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Male sexual function improves with exercise.

SAN FRANCISCO — Higher levels of exercise are associated with

lower levels of sexual dysfunction, according to a study of 178 healthy

men.

Men who reported exercise of at least 9 metabolic equivalents

(METs) per week were 65% less likely to report sexual dysfunction. Brisk

walking for 30 minutes a day for 4 days per week is equivalent to about

9 METs, according to Dr. Erin R. McNamara of Duke University Medical

Center, Durham, N.C., who presented the results of her study at the

meeting.

“If men won’t exercise for the cardiovascular benefits,

maybe they’ll exercise to have better sex,” Dr. McNamara said

at a news briefing.

The men in the study were all enrolled in a prospective

case-control study at the Durham Veterans Affairs Medical Center. Their

mean age was 62 years, and their mean body mass index was 30.7

kg/[m.sup.2].

The sexual function survey consisted of six questions, asking men

to evaluate their ability to have an erection, the quality and frequency

of their erections, their ability to reach orgasm, their overall sexual

ability, and the extent to which they were bothered by their sexual

functioning. The investigators converted scores on the survey to a 0-100

scale. Overall, the participants’ mean sexual function score was

53.

The men also were asked to assess their duration, intensity, and

frequency of exercise. The investigators converted these estimates to

MET hours per week. They classified men reporting fewer than 3 MET hours

per week as sedentary (53% of the sample), 3-8 MET hours as active (14%

of the sample), 9-17 MET hours as moderately active (9% of the sample),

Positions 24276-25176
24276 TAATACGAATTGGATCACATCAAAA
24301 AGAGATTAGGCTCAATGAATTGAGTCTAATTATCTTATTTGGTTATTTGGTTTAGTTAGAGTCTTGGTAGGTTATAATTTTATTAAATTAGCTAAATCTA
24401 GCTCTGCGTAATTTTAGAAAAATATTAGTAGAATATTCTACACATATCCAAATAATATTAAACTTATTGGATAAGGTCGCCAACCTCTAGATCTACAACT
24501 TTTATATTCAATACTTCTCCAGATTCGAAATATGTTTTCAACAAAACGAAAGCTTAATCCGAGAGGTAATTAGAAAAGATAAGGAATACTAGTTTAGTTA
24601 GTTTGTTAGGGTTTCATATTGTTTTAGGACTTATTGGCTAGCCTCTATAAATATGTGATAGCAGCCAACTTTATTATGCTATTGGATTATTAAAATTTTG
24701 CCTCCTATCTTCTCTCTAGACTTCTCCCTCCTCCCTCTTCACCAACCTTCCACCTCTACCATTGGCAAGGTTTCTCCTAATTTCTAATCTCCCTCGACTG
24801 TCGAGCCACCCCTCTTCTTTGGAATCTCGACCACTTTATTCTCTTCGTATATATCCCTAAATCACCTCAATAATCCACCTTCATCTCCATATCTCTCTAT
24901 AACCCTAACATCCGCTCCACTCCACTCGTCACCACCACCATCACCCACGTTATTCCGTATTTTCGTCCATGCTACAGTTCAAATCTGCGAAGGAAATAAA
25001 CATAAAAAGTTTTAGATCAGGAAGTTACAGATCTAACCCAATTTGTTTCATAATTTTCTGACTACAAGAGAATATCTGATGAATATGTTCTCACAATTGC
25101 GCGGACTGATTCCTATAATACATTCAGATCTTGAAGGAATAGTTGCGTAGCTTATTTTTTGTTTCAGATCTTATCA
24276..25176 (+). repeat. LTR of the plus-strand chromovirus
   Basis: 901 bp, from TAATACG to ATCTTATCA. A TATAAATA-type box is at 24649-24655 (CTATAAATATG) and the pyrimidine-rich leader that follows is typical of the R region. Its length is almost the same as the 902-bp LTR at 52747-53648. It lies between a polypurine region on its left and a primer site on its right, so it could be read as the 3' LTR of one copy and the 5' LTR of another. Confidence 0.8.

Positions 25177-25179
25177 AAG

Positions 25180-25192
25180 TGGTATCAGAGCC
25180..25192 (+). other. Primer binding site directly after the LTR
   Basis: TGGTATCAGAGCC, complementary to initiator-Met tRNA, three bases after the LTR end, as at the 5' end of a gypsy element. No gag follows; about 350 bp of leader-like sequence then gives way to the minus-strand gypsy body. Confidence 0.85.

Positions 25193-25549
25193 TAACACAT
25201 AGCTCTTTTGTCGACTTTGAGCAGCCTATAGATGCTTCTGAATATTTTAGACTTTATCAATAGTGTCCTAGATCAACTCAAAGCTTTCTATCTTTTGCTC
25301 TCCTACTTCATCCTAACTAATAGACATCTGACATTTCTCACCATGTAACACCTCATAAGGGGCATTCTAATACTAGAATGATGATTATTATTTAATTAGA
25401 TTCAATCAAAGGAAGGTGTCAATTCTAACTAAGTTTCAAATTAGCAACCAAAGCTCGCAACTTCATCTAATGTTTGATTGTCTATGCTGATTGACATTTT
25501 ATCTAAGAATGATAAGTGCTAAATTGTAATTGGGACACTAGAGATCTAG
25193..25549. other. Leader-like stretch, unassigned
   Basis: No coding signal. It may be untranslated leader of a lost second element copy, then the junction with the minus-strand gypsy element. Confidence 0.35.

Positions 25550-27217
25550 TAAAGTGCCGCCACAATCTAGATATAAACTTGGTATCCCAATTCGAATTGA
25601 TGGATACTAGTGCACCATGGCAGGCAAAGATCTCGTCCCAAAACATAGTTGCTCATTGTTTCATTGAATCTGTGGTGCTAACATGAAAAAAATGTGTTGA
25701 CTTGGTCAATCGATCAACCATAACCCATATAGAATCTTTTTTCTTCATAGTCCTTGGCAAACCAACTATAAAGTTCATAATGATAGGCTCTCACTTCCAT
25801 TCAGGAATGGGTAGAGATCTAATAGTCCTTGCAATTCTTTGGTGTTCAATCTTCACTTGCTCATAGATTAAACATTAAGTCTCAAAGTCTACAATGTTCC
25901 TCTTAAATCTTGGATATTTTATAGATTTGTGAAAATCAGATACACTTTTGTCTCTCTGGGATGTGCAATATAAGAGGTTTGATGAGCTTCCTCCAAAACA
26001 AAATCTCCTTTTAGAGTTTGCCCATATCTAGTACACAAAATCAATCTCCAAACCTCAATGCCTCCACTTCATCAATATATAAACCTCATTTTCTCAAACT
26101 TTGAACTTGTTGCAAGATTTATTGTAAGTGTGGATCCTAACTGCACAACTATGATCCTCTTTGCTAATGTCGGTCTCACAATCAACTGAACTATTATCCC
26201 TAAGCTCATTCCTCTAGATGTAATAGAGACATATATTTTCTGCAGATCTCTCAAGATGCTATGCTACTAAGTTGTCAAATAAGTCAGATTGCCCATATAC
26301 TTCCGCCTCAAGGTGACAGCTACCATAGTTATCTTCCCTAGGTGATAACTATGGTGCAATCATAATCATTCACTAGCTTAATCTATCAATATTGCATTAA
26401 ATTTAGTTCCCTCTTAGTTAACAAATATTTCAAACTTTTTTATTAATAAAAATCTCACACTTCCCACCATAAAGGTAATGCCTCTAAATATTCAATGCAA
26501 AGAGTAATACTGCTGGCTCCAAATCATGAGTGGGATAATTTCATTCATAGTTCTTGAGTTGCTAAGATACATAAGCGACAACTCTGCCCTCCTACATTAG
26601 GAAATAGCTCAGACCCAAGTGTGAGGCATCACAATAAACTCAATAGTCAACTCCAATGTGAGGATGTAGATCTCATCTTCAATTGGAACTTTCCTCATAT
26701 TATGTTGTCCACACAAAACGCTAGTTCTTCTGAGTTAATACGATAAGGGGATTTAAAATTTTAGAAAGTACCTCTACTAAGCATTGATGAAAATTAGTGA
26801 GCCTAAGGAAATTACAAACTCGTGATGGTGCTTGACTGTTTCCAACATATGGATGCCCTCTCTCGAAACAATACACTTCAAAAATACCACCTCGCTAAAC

and 18 or more MET hours as highly active (24% of the sample).

Mean sexual function scores were 42 for sedentary men, 50 for

active men, 72 for moderately active men, and 70 for highly active men.

The trend was statistically significant.

In a multivariate analysis, the investigators controlled for age,

race, BMI, heart disease, diabetes, medications, and depression. They

defined a sexual function score of less than 40 as sexual dysfunction.

Compared with sedentary men, those reporting moderate or high levels of

physical activity were 65% less likely to have sexual dysfunction.

In an interview, Dr. McNamara emphasized that her study

demonstrated only correlation, not causation. Asked to speculate on the

reason for the association, she said, “Just as exercise provides

cardiovascular benefit by increasing blood flow, we think the same thing

probably happens [with sexual function] because the penis is engorged

with blood vessels.” She also suggested that exercise may improve

sexual function as a psychological byproduct of improved feelings of

well-being.

VITALS

Major Finding: Exercise equivalent to 30 minutes of brisk walking

per day, 4 days per week, is associated with a 65% decrease in the risk

of sexual dysfunction.

Data Source: Study of 178 healthy men.

Disclosures: Dr. McNamara reported that she had no conflicts of

interest. The study was supported by the Department of Defense and the

Department of Veterans Affairs.

Men with moderate or high levels of physical activity were 65% less

likely to have sexual dysfunction.

FROM THE ANNUAL MEETING OF THE AMERICAN UROLOGICAL ASSOCIATION

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